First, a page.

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In my last post I discussed the price benefits of SIP, as well as the ability for SMB’s to have Direct Inward Dial Numbers. Both of these are pretty compelling reasons to choose SIP on their own. However, there is a third feature of SIP that makes it unlike any other phone line, and that is the ability to port non-local phone numbers to your local SIP service. In the new VOIP world phone lines are untethered to their physical location — something that traditional phone line providers were not permitted to do by the FCC. This feature is great for businesses that are relocating to a new city — which may have a a different area code and definitely a different telephone exchange –and want to keep their published telephone phone number for inbound calling and for their outbound Caller ID.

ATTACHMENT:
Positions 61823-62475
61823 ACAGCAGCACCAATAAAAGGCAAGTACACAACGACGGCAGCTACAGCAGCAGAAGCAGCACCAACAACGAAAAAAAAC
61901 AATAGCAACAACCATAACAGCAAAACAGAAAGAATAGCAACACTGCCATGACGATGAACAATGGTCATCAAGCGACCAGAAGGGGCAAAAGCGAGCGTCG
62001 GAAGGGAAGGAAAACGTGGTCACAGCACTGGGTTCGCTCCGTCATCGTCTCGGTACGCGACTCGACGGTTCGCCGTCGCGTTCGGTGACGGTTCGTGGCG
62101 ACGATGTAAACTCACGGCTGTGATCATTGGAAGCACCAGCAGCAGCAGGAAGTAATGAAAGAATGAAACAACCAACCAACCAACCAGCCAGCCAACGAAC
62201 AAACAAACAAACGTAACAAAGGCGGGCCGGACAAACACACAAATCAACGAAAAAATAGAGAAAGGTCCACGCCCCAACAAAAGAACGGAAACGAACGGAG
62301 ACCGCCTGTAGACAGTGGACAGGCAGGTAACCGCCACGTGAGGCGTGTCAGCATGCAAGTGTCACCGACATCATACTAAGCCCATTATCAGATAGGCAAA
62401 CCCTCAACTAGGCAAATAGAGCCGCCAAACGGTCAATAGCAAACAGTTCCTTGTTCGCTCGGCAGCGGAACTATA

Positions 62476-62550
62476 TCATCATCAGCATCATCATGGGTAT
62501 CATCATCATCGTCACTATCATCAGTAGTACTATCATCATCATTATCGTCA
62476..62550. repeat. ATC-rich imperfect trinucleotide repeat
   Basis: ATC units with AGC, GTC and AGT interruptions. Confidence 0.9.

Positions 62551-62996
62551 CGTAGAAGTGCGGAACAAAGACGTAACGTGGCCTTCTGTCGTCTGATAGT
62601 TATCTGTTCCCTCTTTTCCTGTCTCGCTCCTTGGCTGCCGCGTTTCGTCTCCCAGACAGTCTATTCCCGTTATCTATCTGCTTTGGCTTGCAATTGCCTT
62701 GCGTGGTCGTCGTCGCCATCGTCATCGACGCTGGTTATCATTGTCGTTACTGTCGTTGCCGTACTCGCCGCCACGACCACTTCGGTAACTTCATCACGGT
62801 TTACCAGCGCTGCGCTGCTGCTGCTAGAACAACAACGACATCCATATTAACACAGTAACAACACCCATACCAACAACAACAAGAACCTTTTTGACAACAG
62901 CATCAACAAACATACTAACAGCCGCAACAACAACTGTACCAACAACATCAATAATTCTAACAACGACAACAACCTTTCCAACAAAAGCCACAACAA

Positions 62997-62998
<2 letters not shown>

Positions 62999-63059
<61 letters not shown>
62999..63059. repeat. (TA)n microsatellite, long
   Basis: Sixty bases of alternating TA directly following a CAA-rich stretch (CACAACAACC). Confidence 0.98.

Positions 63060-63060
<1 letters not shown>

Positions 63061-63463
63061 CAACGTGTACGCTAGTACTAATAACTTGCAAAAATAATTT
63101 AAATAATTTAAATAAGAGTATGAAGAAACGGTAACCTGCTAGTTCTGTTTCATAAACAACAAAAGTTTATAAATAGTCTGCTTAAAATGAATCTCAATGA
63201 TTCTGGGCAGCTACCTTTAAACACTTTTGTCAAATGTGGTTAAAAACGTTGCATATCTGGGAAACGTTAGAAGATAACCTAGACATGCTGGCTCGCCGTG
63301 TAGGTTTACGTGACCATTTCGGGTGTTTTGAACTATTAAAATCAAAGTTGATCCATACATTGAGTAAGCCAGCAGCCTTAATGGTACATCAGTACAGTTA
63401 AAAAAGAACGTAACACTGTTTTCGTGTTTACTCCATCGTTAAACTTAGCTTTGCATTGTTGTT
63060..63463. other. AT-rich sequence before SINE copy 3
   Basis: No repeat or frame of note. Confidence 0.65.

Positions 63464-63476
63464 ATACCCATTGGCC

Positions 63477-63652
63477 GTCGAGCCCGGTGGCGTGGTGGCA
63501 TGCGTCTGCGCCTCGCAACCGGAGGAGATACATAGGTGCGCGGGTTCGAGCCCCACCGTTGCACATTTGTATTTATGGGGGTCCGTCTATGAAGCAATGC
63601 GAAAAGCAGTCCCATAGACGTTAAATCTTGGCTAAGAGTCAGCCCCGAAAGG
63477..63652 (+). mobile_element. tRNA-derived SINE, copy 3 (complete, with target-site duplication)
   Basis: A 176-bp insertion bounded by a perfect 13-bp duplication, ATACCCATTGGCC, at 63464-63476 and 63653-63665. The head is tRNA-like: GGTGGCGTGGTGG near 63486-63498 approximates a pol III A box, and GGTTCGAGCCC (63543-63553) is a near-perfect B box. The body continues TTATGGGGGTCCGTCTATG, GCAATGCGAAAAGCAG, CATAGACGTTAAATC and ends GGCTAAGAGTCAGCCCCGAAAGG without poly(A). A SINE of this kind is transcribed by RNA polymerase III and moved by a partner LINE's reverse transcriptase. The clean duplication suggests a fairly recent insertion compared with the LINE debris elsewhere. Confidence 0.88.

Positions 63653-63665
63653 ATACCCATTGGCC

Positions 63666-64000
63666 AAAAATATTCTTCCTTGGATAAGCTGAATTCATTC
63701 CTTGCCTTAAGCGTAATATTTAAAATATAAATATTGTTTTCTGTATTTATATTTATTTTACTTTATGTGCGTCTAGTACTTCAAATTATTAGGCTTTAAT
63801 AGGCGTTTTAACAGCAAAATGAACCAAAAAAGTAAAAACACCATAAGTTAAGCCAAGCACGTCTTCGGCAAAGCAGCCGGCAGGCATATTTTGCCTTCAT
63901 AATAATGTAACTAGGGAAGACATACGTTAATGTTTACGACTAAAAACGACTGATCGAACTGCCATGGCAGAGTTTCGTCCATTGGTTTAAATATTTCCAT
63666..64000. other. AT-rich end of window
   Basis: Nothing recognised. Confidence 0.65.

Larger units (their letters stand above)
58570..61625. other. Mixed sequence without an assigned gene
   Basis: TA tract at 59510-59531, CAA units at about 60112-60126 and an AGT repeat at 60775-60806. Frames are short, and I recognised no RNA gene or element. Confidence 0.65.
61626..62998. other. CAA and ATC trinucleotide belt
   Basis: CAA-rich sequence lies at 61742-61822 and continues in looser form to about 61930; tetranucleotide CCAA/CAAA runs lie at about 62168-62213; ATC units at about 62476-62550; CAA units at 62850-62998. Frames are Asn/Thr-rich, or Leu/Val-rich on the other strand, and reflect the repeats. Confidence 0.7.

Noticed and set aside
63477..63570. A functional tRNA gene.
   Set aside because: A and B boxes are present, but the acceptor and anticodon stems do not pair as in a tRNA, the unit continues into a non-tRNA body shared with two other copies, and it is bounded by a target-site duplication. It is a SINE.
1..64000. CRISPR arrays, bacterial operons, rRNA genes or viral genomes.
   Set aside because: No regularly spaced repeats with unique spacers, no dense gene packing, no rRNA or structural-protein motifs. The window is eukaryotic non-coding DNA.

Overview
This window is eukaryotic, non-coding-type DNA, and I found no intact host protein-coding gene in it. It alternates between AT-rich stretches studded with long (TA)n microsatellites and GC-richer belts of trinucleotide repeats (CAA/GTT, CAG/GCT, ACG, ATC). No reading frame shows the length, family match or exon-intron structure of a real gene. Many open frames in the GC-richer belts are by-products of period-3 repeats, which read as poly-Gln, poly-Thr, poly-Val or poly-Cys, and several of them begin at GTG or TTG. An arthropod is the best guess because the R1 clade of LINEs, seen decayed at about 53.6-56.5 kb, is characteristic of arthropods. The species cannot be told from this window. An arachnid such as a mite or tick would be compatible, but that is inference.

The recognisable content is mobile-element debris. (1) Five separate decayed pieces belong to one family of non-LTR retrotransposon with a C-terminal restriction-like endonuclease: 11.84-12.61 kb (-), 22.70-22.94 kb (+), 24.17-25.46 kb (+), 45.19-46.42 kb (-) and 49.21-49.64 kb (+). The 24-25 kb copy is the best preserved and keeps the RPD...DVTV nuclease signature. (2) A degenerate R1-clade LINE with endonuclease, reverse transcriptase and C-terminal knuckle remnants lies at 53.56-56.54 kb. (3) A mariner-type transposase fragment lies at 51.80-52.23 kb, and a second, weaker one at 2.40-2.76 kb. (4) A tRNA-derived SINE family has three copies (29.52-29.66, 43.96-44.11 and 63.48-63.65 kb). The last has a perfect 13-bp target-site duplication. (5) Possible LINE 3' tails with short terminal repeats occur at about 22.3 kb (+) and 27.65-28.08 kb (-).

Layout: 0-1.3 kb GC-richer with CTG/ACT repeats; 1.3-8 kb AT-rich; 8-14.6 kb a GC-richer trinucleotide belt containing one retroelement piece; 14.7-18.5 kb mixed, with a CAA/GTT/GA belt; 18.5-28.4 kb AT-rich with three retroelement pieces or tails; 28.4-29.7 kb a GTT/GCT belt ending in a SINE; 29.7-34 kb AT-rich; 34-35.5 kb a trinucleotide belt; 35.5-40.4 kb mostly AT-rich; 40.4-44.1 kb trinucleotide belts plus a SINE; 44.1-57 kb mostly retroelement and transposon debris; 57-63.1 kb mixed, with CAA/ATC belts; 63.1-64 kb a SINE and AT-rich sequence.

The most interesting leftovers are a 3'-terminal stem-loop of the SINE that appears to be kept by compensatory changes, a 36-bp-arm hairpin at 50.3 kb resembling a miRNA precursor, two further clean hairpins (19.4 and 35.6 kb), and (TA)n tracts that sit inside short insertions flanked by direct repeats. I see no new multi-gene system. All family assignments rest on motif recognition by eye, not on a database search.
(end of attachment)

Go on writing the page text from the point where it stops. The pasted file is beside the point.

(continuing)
The benefit of retaining an established number is tremendous. Prior to this technology, businesses would have to pay for an expensive call forwarding service, known as a RCF, or a new number referral, prompting callers to learn a new telephone number. But this wasn’t a perfect scenario. Even though a business could continue to receive calls on their old number, any outbound calls from the new location would display their new number on the called party’s Call ID. As you might imagine, this could become very confusing for clients and customers.
Another application for this feature is to enable businesses to establish a market presence in different geographic regions. Let’s say that I operate a medical billing company in Akron, Ohio, but am answering calls for a physician’s office in Atlanta. If I want to provide a telephone number for callers that is local to Atlanta, but have it ring into my Akron billing office, SIP will enable me to do just that.
In summary, SIP extends the reach of business communications beyond a physical location in ways which were never possible before. And once a phone number is ported to SIP service, there is typically no extra recurring charges. But there is one final point to keep in mind: not all phone numbers are portable to all providers. So make sure to double-check with your new SIP provider prior to contracting with them for service.